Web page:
By Cathal McNaughton
Time is running out for Natassa Papakonstantinou – by August she could be homeless.
What becomes depressingly apparent as we sit in her tastefully decorated apartment in a middle class suburb of Athens, is that there is no plan B. Last August, 43-year-old Natassa was finally laid off from her job in telecommunications – she hadn’t been paid a penny for the previous six months so she had been living off her savings and hoping for the best.
She was made redundant and now gets by on 461 euros she gets each month in state benefits plus what little is left of her dwindling savings. By August she has calculated that she will be penniless and, with no money to pay her rent, she could be homeless.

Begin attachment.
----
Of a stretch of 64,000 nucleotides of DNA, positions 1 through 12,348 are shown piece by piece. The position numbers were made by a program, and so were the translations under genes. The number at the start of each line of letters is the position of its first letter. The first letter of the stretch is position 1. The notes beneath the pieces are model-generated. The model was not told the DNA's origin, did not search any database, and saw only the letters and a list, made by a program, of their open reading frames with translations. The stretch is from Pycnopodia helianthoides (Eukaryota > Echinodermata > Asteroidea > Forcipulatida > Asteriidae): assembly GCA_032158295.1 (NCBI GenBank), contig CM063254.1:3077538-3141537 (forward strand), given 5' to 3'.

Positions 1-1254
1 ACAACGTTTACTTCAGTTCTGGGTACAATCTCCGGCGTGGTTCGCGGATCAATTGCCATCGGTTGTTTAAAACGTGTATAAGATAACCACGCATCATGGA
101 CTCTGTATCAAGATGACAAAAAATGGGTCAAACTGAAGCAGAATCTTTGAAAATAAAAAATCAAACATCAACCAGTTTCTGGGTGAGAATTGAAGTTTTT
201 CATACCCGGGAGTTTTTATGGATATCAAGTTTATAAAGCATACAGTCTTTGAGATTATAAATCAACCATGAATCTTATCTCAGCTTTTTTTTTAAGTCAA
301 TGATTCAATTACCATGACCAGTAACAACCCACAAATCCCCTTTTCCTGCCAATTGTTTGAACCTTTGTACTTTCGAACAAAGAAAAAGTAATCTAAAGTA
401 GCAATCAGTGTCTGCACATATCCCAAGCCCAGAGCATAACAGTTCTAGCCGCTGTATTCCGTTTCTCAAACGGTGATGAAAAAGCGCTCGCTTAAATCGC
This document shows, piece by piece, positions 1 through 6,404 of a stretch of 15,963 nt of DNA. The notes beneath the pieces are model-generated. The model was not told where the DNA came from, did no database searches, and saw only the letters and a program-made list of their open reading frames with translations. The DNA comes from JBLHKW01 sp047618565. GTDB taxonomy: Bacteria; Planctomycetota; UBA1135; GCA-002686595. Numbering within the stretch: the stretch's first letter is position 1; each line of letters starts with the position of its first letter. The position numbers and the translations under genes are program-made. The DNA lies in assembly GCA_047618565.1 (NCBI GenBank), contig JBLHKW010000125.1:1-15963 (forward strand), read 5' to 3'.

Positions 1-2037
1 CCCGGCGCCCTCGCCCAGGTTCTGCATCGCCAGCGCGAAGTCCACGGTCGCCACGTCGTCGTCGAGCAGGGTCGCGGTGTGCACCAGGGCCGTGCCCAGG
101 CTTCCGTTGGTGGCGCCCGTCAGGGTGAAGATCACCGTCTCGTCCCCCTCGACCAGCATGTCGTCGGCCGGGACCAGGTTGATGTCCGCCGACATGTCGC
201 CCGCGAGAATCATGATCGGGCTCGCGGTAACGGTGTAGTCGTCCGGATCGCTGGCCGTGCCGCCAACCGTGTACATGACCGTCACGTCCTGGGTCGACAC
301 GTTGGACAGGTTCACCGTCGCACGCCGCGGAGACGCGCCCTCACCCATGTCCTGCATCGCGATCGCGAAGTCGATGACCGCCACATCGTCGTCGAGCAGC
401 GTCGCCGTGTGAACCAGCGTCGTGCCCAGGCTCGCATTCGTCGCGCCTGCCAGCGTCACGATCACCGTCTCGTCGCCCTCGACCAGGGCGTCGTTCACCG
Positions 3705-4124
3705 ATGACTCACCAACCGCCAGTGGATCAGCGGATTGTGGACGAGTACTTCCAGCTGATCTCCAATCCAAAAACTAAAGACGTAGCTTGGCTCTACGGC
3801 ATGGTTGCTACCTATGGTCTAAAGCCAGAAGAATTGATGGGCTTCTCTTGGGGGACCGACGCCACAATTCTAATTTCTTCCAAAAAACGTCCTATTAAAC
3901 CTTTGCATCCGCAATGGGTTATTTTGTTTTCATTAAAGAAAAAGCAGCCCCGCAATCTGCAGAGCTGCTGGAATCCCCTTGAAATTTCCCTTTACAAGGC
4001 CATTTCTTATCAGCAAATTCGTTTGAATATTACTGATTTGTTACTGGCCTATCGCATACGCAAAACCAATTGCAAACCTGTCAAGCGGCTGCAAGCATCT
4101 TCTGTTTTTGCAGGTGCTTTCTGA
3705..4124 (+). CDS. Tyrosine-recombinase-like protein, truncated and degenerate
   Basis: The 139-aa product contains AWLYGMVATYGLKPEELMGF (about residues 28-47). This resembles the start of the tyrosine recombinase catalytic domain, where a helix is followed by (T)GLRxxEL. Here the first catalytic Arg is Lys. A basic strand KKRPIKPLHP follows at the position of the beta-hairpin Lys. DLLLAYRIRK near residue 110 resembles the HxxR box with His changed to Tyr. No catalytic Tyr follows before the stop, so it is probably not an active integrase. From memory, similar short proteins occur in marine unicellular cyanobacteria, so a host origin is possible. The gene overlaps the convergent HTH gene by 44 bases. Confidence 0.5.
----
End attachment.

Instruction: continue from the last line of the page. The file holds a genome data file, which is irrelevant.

She told me that every day she spends up to six hours trawling the internet for job opportunities and applies for any job she can find – she gets few replies. “I sit in my office for hours on end looking for work. I rarely go out and I am nearly always on my own.”
She has tried everything – even recruitment agencies that specialize in jobs in Australia – but she says they exploited her. “They took hundreds of euros from me for administration fees and then said I wasn’t eligible to work in Australia as I don’t score enough points for a visa. They said I could pay more money and apply again.”